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Choosing the right instrument for you at the start of your musical journey can seriously impact the enjoyment of playing and determine if you would stick with the instrument. So, if you have decided to play the keys, one of the most common dilemmas is whether to go for a digital piano or electronic keyboard? While it may not always be easy to see the difference between the two if you are a beginner, they are two different instruments, catering to different playing styles. In this article, I will highlight some of the main differences between a piano and keyboard to hopefully help you make a decision which of these awesome instruments is best for you.

Main differences between a piano and a keyboard

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When shopping for their next instrument, people often ask what is the difference between a piano and a keyboard? It really isn’t that easy to tell at first, as both digital pianos and electronic keyboards are, essentially, electronic representations of the piano to a certain extent. The thing that sets them apart is that digital piano is mainly designed to represent the natural, weighted feel, response, sound and sometimes even look of an acoustic piano. A digital piano will typically have a full size, 88 note keyboard and relevant technology in place to represent the natural piano sound as well as weighted key response. While digital pianos can be portable, they often feature a large wooden cabinet to recreate the look of a traditional acoustic instrument. Electronic keyboards, on the other hand, will often feature more instrumental and drum sounds than a digital piano, typically have fewer keys and are a lot easier to transport. They usually tend to feature more electronic components, which are great for playing a variety of genres and they do not necessarily have weighted keys, however, most keyboards will include piano sounds on-board.

Benefits of choosing a digital piano:

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I usually recommend a digital piano to aspiring musicians who are looking to go down a more traditional route, for example, if you are looking to do grades on the piano and particularly want to excel with your technique as a pianist. While you can get through the first 2-3 years of learning with a portable keyboard, you will need an instrument with a good response, weighted keys and natural piano sound to develop your skills and agility for more complex pieces. Digital pianos are typically more expensive than keyboards, however, they are an investment in your musicianship and usually last 5-10 years, with more expensive Clavinova models often boasting a life span of around 15 years. Many of us are often choosing pianos over keyboards because of their substantial look, and, because of the high demand in digital pianos, there is a wide variety of colours to choose from so you can match with the rest of your interior. However, if you do not have enough space for a cabinet piano, don’t worry – there are still plenty of models available that are portable or simply have a slimmer look, designed to fit in any environment, while still maintaining a classy look. Digital pianos are a great choice if you wish to learn how to play the piano, without experiencing much difficulty transitioning to an acoustic instrument for exams, performances etc.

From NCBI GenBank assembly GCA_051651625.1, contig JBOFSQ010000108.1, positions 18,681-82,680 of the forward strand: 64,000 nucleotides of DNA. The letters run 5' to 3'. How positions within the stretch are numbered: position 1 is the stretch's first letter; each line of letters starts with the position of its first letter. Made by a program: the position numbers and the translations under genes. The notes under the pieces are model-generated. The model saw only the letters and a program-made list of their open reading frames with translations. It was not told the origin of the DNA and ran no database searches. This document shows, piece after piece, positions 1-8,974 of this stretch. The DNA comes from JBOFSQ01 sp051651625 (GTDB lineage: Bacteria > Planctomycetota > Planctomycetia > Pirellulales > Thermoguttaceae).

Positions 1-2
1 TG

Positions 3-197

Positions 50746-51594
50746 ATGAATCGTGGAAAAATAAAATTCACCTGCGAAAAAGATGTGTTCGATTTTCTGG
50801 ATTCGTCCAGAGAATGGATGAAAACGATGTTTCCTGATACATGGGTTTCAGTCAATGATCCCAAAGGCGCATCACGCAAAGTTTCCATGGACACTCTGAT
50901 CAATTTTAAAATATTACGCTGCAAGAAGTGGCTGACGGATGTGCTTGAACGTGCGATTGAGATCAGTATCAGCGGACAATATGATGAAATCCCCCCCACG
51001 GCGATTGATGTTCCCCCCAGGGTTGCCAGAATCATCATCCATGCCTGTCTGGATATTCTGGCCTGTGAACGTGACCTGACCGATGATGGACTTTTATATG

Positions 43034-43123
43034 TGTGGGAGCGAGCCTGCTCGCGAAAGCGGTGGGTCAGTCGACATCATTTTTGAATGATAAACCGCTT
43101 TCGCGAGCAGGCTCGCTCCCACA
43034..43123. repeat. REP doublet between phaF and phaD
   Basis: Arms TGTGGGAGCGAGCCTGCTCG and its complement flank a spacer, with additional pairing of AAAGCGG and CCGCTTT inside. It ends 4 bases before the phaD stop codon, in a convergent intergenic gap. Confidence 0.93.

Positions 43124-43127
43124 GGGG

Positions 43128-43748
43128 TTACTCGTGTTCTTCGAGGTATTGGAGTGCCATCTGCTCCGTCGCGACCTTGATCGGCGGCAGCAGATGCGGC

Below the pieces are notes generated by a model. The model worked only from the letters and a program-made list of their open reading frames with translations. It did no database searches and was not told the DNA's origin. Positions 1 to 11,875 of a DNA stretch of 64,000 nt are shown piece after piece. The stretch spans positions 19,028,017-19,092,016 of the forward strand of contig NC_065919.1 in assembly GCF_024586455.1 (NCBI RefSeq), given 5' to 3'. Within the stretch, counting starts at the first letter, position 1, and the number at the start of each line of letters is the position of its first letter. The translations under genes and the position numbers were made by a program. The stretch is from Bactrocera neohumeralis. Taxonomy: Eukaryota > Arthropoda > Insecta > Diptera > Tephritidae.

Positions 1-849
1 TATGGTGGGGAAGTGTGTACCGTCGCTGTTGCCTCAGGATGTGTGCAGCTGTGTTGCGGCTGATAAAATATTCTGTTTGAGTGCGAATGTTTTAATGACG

Benefits of choosing a portable keyboard:

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A portable keyboard is great for a variety of purposes – generally, student level keyboards are more budget-friendly, which makes many potential musicians lean towards them. Keyboards are great for children too, and, because of their wide variety of fun, on-board functions they can really motivate you to take up music. They also can help you learn to play piano and teach yourself as they often include really helpful lesson and chord functions that teach you the basics in an interactive way, using popular songs. If an electronic keyboard is something you are looking to progress on, they are really good, versatile instruments that will give you a great variety of sounds, rhythms, pretty much putting an entire band at your fingertips. Keyboard grades are different to piano, there is less emphasis on the complexity of each hand parts and it is more focused on your performance skills and making great use of all the instrument’s functions. Also, if you are looking to progress as a composer or entertainer, a keyboard will definitely be a great choice for you.

You may also be interested in:

Digital piano buying guide

Keyboard buying guide

10 reasons why you should learn to play an instrument

Learn piano chords – a helpful guide

About the author

Diana was Normans Piano & Strings specialist for a number of years. She is a singer songwriter, plays piano and speaks 3 languages. In her spare time, she enjoys travelling as well as blogging about anything.

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